I may sound like a Cassandra, but Cassandra’s predictions proved to be right on spot.

  50. Phillip Bratby says:
    June 18, 2010 at 4:18 am

    Windmills consume a lot of electricity when the wind is blowing below the cut-in wind speed, which is typically 4m/s.

    That seems to be a high number. I would expect it to be about half that. A 1mW turbine at a 40mph design speed would have a 15kW overhead. Higher if the design speed is lower.

    Several years ago I began planning what I expected to be my retirement home. (Life has a way of disrupting plans) For electricity, I would have had to pay the electric company for fifty poles and two transformers to branch off the single ended line ten miles out from the source. I felt a backup plan was needed, and looked into solar and wind. Solar, at the time, was ridiculously expensive, so I settled on a wind turbine plus battery solution.

    Some things I learned:

    The efficient design wind speed is about twice the average. Thus 10mph avg; 20mph design speed.

    The power capacity is proportional to the swept area of the turbine.

    The turbine must be in the laminar flow; above the turbulence caused by ground effect, including those trees, outbuildings, and that 1000ft ridge a mile upwind.

    Winds above the design speed provide zero additional energy.

    Winds below the threshold speed (5mph for the common homestead design) provide zero energy, period.

    Energy is proportional to the cube of the wind velocity. That turbine, on average, provides only ⅛ its rated power. The rule of thumb says you get an output of three hours (⅛ of a day) full capacity per average day.

    All things considered, wind turbines are an especially expensive way to capture energy. Today’s turbine designs approach closely the theoretical limits of efficiency, and still the best you can expect is 12.5% of the rated capacity.

  51. Bernd suggests: “So wind farms directly cause warming and drought. i.e. Produce climate change. ”
    This is something I had been thinking about. Energy has to come from somewhere, so windmills must take energy from the environment and reduce wind speed. In some locations, towns in valleys being the obvious example, putting windmills on the surrounding hills must reduce air movement making it hotter, but more importantly preventing pollutants and particulates being cleared so quickly which will reduce air quality and affect anyone with breathing problems. So windfarms are bad for asthmatics.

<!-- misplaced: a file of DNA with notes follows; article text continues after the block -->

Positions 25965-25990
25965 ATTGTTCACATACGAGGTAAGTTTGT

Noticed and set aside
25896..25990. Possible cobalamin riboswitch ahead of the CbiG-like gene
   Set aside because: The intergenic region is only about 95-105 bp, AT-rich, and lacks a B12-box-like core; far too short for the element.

52. I think I can have a guess. Look at the picture of the wind turbine at night again. Now go find a picture of the Washington Monument at night. Now go find a picture of the Lincoln Memorial at night. Now go find a picture of Christ the Redeemer in Rio at night. Now go find a picture of L’Arc de Triomphe at night. Now go find a picture of St Peter’s Basilica at night. All objects that the viewer is expected to respect if not venerate in an overtly religious way.

    Now look at the wind turbine again.

    See?

  53. LarryOldtimer says:
    June 18, 2010 at 11:36 am
    And here I am, once civil engineer now turned philosophical. Life has been good to me.

    The turn of the screw…is inexorable
    ♫♫♫……………….
    Round, like a circle in a spiral
    Like a wheel within a wheel.
    Never ending or beginning,
    On an ever spinning wheel
    Like a snowball down a mountain
    Or a carnaval balloon
    Like a carousell that’s turning
    Running rings around the moon

    Like a clock whose hands are sweeping
    Past the minutes on it’s face
    And the world is like an apple
    Whirling silently in space
    Like the circles that you find
    In the windmills of your mind

    Like a tunnel that you follow
    To a tunnel of it’s own
    Down a hollow to a cavern
    Where the sun has never shone
    Like a door that keeps revolving
    In a half forgotten dream
    Or the ripples from a pebble
    Someone tosses in a stream.

    Like a clock whose hands are sweeping
    Past the minutes on it’s face
    And the world is like an apple
    Whirling silently in space
    Like the circles that you find
    In the windmills of your mind

    Keys that jingle in your pocket
    Words that jangle your head
    Why did summer go so quickly
    Was it something that I said
    Lovers walking allong the shore,
    Leave their footprints in the sand
    Was the sound of distant drumming